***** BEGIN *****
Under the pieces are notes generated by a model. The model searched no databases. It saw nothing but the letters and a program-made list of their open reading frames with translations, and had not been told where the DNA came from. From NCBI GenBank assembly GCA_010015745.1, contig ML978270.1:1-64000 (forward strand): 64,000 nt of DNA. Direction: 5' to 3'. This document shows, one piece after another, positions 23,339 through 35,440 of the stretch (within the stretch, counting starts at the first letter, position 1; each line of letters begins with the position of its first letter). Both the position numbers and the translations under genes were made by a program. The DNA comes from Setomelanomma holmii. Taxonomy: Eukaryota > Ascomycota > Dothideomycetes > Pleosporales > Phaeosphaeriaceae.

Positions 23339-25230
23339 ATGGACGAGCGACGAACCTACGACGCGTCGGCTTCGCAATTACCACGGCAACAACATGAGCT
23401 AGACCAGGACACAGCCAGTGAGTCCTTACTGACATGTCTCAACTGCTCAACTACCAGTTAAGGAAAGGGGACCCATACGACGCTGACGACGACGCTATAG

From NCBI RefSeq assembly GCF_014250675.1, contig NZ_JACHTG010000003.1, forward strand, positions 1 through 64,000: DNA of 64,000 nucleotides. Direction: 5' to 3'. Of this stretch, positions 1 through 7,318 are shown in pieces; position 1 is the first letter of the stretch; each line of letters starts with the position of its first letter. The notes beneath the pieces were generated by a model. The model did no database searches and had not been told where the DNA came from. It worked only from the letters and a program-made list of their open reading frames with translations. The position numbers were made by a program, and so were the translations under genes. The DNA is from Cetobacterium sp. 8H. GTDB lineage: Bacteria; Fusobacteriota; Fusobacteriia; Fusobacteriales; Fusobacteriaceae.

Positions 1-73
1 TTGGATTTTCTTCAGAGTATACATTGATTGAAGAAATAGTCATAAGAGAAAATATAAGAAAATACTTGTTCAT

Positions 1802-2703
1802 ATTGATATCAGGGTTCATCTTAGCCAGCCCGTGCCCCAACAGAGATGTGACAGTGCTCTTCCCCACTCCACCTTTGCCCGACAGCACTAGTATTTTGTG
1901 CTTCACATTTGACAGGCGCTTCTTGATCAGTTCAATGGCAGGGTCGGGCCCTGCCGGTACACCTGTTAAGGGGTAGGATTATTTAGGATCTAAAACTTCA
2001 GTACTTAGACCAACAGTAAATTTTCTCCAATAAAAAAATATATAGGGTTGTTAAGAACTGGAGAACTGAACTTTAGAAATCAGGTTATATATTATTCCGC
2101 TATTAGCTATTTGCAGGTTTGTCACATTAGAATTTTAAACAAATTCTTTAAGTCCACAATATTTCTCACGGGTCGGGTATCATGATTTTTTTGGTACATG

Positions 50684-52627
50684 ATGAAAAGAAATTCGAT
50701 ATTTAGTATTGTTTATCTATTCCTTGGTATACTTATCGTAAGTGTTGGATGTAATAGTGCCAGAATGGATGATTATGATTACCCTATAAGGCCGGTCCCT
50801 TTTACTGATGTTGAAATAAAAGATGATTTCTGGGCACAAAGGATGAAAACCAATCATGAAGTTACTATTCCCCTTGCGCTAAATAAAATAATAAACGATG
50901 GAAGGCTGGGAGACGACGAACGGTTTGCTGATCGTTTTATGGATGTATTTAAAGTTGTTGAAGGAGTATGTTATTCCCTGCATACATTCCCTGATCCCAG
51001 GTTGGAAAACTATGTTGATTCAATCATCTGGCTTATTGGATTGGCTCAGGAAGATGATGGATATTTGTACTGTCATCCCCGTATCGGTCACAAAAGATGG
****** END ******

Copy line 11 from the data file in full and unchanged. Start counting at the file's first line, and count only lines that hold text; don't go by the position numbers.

2001 GTACTTAGACCAACAGTAAATTTTCTCCAATAAAAAAATATATAGGGTTGTTAAGAACTGGAGAACTGAACTTTAGAAATCAGGTTATATATTATTCCGC